Japan Proletarian Theatre League (PROT) Tokyo Left-Wing Theatre Pioneer Theatre, Avant-Garde Theatre NAPF (All-Japan Federation of Proletarian Arts, 192831) • KOPF (Japan Proletarian Culture Federation, 1931-34) • The New Tsukiji Theatre /New Cooperative Theatre (The two representative Shingeki companies) • Trunk Theatre (1924-6)

Government Suppression Kobayashi Takiji’s torture and death

Public Security Preservation Law • A series of laws enacted during the Empire of Japan. Collectively, the laws were designed to suppress political dissent. • 1894保安条例 • 1900治安警察法 • 1925治安維持法 1931 Manchurian Incident 1937 Sino-Japanese War broke out 1941 Pacific War Abolished 9/22/1945; Release of Communists

Split of Shingeki into Two Schools • Kishida Kunio (1890-1954)’s psychological realism: “We wish to avoid both the [traditional] theatrical atmosphere… as well as the radical elements in the New Theatre Movement. We wish to create a theatre with an intimate connection with the emotional realities of contemporary life.” • Kubo Sakae (1900-1958)’s social realism: “Our realism captures the innermost truths of the man and society and...[w]ithout reducing them to stereotypes and without vulgarization, we clarify them and formulate them with artistry and style.”

Crackdown and Tenko • August 19, 1940, Crackdown on the two major shingeki companies, the New Tsukiji and the Shinkyo Gekidan, arresting over 100 members. • Many had been arrested before but released after committing tenko • Murayama Tomoyoshi • Kubo Sakae

Neither School Could Do What It Advocated Kishida Kunio founded Literary Theatre in 1937 and became the Cultural Minister of the Imperial Rule Assistance Association in 1940.

Mobile Theatre and War Casualties • Actor’s certificate to pursue art • Tomoda Kyosuke, killed in battled in Shanghai in December 1937. • Maruyama Sadao, killed in Hiroshima by the atomic bomb in August 1945 while on a tour leading the mobile theatre named Sakura. • Tsukiji Shogekijo renamed National Theatre in 1940, which was burned down on March 10, 1945 during B-29 bombing of Tokyo.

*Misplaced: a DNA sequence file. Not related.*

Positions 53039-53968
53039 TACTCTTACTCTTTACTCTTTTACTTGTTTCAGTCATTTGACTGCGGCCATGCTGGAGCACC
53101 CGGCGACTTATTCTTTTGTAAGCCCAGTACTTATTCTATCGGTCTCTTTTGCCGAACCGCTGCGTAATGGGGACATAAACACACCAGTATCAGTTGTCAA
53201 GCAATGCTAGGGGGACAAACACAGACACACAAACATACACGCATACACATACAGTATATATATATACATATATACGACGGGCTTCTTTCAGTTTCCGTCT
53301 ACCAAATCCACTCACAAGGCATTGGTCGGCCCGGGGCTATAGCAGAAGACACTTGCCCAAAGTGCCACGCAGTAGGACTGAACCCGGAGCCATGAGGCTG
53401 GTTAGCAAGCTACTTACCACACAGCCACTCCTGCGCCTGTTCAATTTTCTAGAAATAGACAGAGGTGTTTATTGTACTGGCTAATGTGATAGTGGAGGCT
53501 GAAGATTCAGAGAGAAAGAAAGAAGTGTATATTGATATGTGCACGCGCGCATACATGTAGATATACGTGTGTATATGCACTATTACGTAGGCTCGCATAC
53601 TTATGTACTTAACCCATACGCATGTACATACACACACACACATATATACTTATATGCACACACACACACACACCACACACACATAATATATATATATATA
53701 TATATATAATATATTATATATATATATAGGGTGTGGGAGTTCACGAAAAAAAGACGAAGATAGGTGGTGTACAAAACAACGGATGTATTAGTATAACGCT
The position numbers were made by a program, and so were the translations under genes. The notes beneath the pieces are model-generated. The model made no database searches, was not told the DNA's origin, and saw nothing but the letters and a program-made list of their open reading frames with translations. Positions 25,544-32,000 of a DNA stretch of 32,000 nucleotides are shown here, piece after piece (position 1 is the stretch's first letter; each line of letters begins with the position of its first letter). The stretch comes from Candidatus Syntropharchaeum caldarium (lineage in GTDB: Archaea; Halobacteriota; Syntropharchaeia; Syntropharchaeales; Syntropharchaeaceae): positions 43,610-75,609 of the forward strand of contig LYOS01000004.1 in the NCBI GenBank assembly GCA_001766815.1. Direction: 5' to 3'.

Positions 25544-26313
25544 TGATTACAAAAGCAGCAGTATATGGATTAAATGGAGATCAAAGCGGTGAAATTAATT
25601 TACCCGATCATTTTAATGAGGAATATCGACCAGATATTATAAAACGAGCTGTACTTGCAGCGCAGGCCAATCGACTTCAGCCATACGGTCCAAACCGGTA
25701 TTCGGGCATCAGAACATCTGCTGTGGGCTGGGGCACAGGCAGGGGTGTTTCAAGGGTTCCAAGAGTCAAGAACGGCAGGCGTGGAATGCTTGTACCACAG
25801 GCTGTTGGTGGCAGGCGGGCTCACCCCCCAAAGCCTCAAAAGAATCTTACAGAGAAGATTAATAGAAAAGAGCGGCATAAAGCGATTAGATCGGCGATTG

Mobile Theatre • Memorial Monument, Sonoi Keiko (1913-45) • Reenacted scene on stage (1997) when New National Theatre was opened

During the Occupation (1945-1952) • Sweeping Revival of Shingeki • Kubo Sakae and War Responsibilities • The Nature of the Occupation, bestowed freedom • Cold War and the Reverse Course of the Occupation • JCP and the Occupation policies: liberatordemocratic revolution under occupation-go underground-calling for armed struggle

A Chronicle of the Times • Morimoto Kaoru (1912-1946)’s A Woman’s Life • Commission in Nov. 1944 • Premiered in April 1945 • 2nd October 1946 • 3rd, 1952 • Production in China, 1960

A Woman’s Life as National Theatre Various stages of the piece

Underground Theatre Movement of the 1960s and Later • Stalinism • Anti-Anpo Movement of 1960 Treaty of Mutual Coop and Security b/t US and Japan

• Disillusion with Japanese Communist party and the old leftwing • 1986, Chernobyl nuclear accident • 1990, the collapse of the Soviet Union • 1990s, the break of the economic bubble

Hirata Oriza’s Quiet Theatre (1982-) • No theme • Contemporary colloquial Japanese, not translated Japanese, genuinely realistic Japanese language spoken as in daily life • No light change, no music, no stage effects • Small ripples in human psychology • Topics on eternal human concerns • Seinendan /A House on Fire, or An Inferno